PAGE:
“We were young and so far from home. In a place that we had never known. But we were happy and scared. So alone.”
That’s an excerpt from “The Promise,” a song written by Vietnam veteran Jack Murphy. He sings the solemn tune while playing his guitar. The music video on YouTube shows images of his unit, the 199th Light Infantry Brigade, during the Vietnam War. The video has been viewed 19,000 times so far.
Murphy, who resides in Delran, New Jersey, wrote the song in 1995 as a tribute and sent cassettes to veterans he knew. He said he never wanted to sell the song, just express their feelings. Years later someone with his unit asked to use the song for a YouTube video. Murphy put the tune on CDs and sent hundreds across the country.
“It’s all for free,” he said. “It’s just to honor the guys who have fallen and for people who have served.”
Murphy, 71, has been writing songs since he was 15. He played in rock bands in the 1960s and 1970s.
“I’d always wanted to write something about Vietnam but just couldn’t,” he said. “I guess it’s just the same mindset of not wanting to talk about it back then. Nobody wanted to talk about it or hear about it. And I just couldn’t make it come out back then.
“Until one night (in 1995), I just picked up my guitar, sat on the bed and within 15 minutes I had this song. It just flowed right out.”
His song struck a chord in the veteran community. It has been used on various websites and on public television. In 1996 it was played at the Vietnam Veterans Memorial Wall in Washington, D.C. Murphy would spend every Veterans Day and Memorial Day at The Wall for more than 15 years.
With the song, “I just wanted to touch as many veterans as possible,” he said. “I like to think it’s their voice, their feelings coming out. It’s everyone’s story, in other words.”
Murphy is originally from Croydon, Pennsylvania, which is 20 miles north of Philadelphia. He served in Vietnam with the Army’s 199th Light Infantry Brigade from March 1969 to March 1970. The 20-year-old private first class spent the first three months south of Saigon.
He was wounded to the face and leg by shrapnel from a booby trap. He spent two weeks in the 3rd Field Hospital in Saigon and two weeks in a convalescence hospital in Cam Ranh Bay.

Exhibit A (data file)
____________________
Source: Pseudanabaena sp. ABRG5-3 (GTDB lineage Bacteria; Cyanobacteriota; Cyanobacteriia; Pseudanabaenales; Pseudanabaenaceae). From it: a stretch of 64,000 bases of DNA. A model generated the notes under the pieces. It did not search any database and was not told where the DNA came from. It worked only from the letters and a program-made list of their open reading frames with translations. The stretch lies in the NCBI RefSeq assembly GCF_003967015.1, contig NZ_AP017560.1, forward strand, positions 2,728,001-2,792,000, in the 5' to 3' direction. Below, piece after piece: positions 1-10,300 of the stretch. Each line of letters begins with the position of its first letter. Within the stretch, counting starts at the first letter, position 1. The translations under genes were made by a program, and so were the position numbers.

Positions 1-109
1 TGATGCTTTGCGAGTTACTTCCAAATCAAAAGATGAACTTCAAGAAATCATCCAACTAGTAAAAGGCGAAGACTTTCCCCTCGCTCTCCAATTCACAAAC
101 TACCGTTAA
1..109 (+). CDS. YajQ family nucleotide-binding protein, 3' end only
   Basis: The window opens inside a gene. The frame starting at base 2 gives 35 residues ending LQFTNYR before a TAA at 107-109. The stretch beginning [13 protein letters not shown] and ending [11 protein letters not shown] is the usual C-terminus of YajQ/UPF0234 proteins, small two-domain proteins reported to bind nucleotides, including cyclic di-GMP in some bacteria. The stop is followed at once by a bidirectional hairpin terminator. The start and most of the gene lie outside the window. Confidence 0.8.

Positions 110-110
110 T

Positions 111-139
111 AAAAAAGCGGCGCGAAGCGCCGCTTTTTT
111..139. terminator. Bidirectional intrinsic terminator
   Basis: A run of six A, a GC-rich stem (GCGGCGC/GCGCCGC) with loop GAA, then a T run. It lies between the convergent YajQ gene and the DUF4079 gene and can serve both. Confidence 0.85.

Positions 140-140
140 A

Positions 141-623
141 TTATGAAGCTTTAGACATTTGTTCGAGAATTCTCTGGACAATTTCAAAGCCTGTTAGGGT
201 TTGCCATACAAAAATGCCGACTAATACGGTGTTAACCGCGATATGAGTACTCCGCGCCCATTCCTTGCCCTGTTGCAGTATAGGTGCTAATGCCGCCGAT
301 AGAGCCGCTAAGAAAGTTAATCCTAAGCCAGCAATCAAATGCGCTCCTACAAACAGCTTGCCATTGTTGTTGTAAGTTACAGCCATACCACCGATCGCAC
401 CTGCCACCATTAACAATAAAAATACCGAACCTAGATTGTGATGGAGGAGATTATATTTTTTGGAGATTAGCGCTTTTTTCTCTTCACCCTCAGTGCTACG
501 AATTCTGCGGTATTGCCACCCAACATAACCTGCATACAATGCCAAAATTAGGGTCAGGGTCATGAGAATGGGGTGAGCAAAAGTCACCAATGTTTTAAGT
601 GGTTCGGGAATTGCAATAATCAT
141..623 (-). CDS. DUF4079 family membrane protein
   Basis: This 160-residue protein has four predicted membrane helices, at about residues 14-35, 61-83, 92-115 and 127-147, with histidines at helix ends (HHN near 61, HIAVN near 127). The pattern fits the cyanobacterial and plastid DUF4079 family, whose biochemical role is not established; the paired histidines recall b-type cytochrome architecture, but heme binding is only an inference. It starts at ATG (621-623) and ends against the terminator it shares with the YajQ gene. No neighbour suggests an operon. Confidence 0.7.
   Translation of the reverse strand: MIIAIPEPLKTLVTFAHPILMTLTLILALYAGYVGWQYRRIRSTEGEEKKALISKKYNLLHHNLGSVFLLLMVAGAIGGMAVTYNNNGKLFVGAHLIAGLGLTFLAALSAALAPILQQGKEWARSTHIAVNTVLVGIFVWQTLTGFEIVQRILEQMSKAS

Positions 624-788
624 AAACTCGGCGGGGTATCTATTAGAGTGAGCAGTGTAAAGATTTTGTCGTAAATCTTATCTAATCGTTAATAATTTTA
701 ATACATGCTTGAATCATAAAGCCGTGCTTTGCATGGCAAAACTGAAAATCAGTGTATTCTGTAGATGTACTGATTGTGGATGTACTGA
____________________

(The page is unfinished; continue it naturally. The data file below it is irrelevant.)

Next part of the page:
When he left the hospital, his unit was moving up north to the jungles in Xuan Loc. Murphy became an infantry radio/telephone operator.
“That was an experience going from fighting the Viet Cong down in the rice paddies (south of Saigon) to fighting the North Vietnamese in the jungles,” he said.
He was a specialist 4 when he left Vietnam after his yearlong tour. “Terrible,” he said of his war experience. “Frightening; 365 days a year, 24 hours a day, you’re scared to death.”
Except for his family, he received a “very cold” reception when he returned to the states.
“I remember walking through the airport (the Philadelphia International Airport on March 5, 1970),” he said. “And people wouldn’t look at me. Ignored me. Here I was proud with ribbons and stuff, and people wouldn’t even look at me.”
After his three-year enlistment, the awards he received from his war service included the Combat Infantry Badge, the Purple Heart, three Army Commendation Medals, and an Air Medal.
Murphy has lived most of his life in Pennsylvania. He worked in a steel mill for 13 years. Next he worked 11 years at the Naval Air Station at Willow Grove, Pennsylvania, and retired in 2002 as a driver for the medical clinic. He is 100 percent disabled with post-traumatic stress disorder and a history of heart disease.
His wife of 13 years, Eileen, is also an Army veteran. They moved to New Jersey from Palmerton, Pennsylvania, three years ago. Murphy has a son, John, of Levittown, Pennsylvania; a daughter, Lisa Kamaras, of Cinnaminson, New Jersey; and four grandchildren.
When he can, Murphy attends reunions of his platoon from the 199th Light Infantry Brigade. He likes to write songs, play acoustic and electric guitars, and ride his motorcycle.
Murphy shared his thoughts on this nation’s commemoration of 50 years since the Vietnam War. To him, it’s like the belated fulfillment of a promise to those who served in Vietnam.
“I think it’s terrific that they’re acknowledging the Soldiers and the people involved in the Vietnam War – the people at home, the parents, the brothers and sisters,” he said. “It affected everyone.”
Editor’s note: This is the 256th in a series of articles about Vietnam veterans as the United States commemorates the 50th anniversary of the Vietnam War.